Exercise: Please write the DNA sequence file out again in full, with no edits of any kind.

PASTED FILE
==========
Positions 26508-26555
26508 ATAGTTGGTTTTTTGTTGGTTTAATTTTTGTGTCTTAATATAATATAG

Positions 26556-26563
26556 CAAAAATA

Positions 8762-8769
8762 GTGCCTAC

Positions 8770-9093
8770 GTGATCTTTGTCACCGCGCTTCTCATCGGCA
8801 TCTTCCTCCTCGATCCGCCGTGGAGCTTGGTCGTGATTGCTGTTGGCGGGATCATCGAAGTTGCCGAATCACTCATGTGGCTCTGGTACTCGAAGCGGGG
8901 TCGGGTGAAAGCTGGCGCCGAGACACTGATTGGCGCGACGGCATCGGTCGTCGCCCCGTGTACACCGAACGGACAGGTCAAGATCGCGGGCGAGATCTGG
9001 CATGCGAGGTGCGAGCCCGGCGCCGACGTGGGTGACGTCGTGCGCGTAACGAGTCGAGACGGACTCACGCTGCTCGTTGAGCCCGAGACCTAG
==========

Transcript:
Positions 26508-26555
26508 ATAGTTGGTTTTTTGTTGGTTTAATTTTTGTGTCTTAATATAATATAG

Positions 26556-26563
26556 CAAAAATA

Positions 8762-8769
8762 GTGCCTAC

Positions 8770-9093
8770 GTGATCTTTGTCACCGCGCTTCTCATCGGCA
8801 TCTTCCTCCTCGATCCGCCGTGGAGCTTGGTCGTGATTGCTGTTGGCGGGATCATCGAAGTTGCCGAATCACTCATGTGGCTCTGGTACTCGAAGCGGGG
8901 TCGGGTGAAAGCTGGCGCCGAGACACTGATTGGCGCGACGGCATCGGTCGTCGCCCCGTGTACACCGAACGGACAGGTCAAGATCGCGGGCGAGATCTGG
9001 CATGCGAGGTGCGAGCCCGGCGCCGACGTGGGTGACGTCGTGCGCGTAACGAGTCGAGACGGACTCACGCTGCTCGTTGAGCCCGAGACCTAG